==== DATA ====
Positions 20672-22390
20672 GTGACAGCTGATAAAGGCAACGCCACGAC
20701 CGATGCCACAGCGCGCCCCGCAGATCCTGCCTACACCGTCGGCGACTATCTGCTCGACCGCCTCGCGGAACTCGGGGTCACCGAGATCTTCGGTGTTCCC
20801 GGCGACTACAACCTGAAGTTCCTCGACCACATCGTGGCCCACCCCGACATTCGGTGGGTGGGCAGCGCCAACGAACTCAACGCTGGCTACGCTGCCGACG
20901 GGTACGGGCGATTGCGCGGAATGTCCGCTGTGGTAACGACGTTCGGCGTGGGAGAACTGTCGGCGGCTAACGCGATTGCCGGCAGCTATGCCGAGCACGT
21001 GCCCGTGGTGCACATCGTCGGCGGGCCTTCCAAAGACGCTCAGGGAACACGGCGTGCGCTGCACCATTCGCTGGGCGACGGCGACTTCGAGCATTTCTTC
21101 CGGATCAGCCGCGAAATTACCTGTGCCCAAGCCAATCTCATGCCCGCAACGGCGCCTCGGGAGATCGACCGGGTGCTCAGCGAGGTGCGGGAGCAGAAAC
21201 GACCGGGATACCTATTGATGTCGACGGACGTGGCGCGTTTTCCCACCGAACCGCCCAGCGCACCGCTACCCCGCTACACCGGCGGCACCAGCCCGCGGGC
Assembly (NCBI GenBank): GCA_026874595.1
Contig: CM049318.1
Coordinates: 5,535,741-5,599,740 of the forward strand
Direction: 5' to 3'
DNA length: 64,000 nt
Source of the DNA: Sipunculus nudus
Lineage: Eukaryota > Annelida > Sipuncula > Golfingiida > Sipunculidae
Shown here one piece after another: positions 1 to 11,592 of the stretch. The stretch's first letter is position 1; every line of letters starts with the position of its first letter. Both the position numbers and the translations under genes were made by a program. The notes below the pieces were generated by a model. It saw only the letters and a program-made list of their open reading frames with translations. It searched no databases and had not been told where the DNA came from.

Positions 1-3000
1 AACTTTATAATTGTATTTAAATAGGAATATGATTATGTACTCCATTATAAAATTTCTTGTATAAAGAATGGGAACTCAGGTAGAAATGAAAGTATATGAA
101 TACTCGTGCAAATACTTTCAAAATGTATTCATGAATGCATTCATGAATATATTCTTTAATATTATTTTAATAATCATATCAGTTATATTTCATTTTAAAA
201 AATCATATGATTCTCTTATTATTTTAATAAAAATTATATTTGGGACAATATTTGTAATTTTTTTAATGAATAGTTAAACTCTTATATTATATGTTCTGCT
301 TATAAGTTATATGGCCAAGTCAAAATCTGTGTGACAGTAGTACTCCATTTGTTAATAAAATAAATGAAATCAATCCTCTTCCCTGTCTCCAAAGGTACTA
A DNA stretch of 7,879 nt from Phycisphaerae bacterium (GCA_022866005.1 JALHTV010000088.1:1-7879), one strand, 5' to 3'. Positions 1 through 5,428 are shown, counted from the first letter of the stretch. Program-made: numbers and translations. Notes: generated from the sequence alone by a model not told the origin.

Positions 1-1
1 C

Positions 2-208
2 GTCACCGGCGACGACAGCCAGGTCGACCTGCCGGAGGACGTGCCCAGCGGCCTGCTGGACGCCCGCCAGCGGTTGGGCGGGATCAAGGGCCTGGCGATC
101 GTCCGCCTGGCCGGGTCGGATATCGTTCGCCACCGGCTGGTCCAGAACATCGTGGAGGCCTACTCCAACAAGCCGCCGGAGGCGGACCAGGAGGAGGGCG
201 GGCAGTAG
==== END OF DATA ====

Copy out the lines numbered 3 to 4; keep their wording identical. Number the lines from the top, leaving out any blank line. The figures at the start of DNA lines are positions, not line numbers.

20701 CGATGCCACAGCGCGCCCCGCAGATCCTGCCTACACCGTCGGCGACTATCTGCTCGACCGCCTCGCGGAACTCGGGGTCACCGAGATCTTCGGTGTTCCC
20801 GGCGACTACAACCTGAAGTTCCTCGACCACATCGTGGCCCACCCCGACATTCGGTGGGTGGGCAGCGCCAACGAACTCAACGCTGGCTACGCTGCCGACG